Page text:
Name That App: Junaio 2.0

**As published at DIGIDAY:DAILY** Publisher: Metaio Inc. Price: Free Platform: iOS Advertising: None Functionality: B- Fun Factor: B- Overall: C+ Augmented reality isn’t going to win over many mobile fans based on the real-world applications I’ve experienced thus far. The technology – which overlays computer-generated images and text on real-world objects visible through a phone’s camera – sounds like something practically every smartphone user would enjoy. But in reality, the practical applications of augmented reality today leaves far too much to be desired. I’d even argue that it’s losing some of the “buzz” and appeal as a result of its lackluster start in mobile.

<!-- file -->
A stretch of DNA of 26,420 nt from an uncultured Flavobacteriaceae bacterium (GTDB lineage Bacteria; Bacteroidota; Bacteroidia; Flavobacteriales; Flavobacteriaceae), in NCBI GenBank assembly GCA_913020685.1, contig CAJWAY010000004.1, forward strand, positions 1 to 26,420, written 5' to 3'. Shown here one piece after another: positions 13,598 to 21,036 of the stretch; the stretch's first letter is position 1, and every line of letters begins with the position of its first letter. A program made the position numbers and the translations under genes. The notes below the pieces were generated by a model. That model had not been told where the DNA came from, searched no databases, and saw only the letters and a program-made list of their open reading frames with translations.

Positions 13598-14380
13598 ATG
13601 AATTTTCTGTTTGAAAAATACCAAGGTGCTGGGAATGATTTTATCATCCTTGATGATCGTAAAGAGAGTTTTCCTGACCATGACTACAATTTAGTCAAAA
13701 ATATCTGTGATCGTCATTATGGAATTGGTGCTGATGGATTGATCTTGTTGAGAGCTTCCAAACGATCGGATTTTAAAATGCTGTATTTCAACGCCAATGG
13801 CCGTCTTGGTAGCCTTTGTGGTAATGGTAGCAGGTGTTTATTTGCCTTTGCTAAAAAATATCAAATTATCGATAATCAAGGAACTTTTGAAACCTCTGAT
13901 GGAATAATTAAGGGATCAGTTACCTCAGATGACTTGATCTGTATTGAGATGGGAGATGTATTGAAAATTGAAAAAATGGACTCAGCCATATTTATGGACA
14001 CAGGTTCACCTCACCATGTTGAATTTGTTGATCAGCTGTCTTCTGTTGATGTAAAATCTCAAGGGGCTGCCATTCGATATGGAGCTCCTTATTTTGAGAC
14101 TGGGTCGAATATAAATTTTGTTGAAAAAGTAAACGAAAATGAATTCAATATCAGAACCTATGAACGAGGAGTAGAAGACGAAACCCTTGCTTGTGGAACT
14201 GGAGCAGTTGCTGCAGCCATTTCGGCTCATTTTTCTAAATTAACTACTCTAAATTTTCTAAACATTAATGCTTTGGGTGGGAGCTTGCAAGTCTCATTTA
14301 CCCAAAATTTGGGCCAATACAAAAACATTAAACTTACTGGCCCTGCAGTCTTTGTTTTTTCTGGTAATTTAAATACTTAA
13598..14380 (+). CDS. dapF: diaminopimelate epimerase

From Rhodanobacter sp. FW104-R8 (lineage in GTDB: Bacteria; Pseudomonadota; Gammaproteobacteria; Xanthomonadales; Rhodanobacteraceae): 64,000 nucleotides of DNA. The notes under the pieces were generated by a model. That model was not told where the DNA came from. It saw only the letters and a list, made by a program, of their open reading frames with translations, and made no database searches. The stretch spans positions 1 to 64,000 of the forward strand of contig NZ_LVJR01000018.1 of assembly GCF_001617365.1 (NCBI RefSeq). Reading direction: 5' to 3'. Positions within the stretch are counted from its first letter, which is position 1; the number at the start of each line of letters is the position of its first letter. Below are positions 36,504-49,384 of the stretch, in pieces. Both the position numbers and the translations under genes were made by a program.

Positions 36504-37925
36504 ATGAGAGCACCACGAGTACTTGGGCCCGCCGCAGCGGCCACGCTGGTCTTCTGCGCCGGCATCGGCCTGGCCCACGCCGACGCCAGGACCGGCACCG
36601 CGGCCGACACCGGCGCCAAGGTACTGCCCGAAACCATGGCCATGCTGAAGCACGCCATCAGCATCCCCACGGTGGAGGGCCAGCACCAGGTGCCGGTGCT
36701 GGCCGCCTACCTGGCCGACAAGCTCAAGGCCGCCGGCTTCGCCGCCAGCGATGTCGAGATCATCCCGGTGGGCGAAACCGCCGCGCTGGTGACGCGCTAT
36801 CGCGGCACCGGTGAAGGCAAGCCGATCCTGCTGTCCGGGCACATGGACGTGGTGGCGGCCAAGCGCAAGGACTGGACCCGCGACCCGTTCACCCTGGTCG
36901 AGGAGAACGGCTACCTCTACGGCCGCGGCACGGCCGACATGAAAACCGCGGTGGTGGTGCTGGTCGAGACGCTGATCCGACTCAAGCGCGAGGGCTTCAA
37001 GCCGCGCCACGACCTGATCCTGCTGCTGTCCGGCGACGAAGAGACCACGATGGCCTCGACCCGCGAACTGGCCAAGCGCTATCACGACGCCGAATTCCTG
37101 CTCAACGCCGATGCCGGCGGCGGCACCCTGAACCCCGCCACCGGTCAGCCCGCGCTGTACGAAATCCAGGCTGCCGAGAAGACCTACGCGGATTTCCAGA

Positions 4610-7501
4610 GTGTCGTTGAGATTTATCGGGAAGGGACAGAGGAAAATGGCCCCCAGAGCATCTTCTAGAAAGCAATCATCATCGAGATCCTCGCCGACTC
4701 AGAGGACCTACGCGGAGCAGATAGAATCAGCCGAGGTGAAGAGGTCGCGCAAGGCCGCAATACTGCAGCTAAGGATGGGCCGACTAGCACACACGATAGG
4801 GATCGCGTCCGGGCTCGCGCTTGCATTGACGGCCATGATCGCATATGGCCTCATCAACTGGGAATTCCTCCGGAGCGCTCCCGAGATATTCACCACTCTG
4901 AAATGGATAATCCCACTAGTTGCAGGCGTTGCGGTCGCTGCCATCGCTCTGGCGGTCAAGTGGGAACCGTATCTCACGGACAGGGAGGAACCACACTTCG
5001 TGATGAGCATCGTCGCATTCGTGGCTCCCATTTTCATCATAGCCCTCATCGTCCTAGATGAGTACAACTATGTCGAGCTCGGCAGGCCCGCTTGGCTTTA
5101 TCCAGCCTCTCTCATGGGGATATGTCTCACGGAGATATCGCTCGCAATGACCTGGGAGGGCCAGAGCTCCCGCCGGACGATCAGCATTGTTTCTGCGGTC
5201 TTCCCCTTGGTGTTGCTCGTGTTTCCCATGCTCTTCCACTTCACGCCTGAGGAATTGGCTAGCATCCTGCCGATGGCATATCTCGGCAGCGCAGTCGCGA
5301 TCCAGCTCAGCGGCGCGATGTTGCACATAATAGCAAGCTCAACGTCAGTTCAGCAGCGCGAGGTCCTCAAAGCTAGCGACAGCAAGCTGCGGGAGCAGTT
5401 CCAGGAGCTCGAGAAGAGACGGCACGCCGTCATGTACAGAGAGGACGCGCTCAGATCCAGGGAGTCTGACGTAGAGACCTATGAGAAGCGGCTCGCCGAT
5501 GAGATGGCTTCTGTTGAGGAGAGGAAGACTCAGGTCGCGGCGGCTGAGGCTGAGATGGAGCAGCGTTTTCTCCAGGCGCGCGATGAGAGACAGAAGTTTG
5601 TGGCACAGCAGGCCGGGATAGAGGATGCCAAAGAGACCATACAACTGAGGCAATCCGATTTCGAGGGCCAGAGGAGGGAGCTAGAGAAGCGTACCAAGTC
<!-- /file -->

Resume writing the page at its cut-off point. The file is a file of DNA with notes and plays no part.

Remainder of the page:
Junaio 2.0 is the second augmented reality app I’ve reviewed for this weekly column, and unfortunately, I’m coming to many of the same conclusions I did with GetFugu back in March. The problem with these augmented reality apps doesn’t appear to be on the technology or physical side, since many of today’s smart phones possess the tools and processing power to get the job done. What Junaio is lacking is content. This is particularly discouraging, considering how much professional and user-generated content is at our fingertips today. I hoped it would be different with this app. Users are allowed to subscribe to channels that present content as an augmented reality overlay. The problem is there aren’t too many channels. After searching through the entire channel lineup available, I subscribed to nearby events from Eventful, WikiCity Guides, nearby tweets, Foursquare tips, Flickr images and YouTube videos. Unfortunately, this is about as good as it gets. After narrowing the detection radius to within 1 mile of my home, the app presented no more than 50 items in my full 360-degree view. That might be OK if I lived in a village, but I’m right in the middle of the fifth-largest city in California (and the 36th-largest city in the country). Needless to say, there’s enough Flickr, Twitter and YouTube activity going on within a quarter mile of my pad to overwhelm my augmented reality senses. But I am underwhelmed. The coolest thing I discovered on Junaio was a YouTube clip of Huell Howser touring the oil islands that I can see from right outside my place. Interesting, sure, and who doesn’t like Huell? But trust me, if that was the most exciting thing Long Beach had to offer, I wouldn’t be here. So far, augmented reality has only made my world seem more dull at every turn, and if anything, it should be doing the exact opposite.

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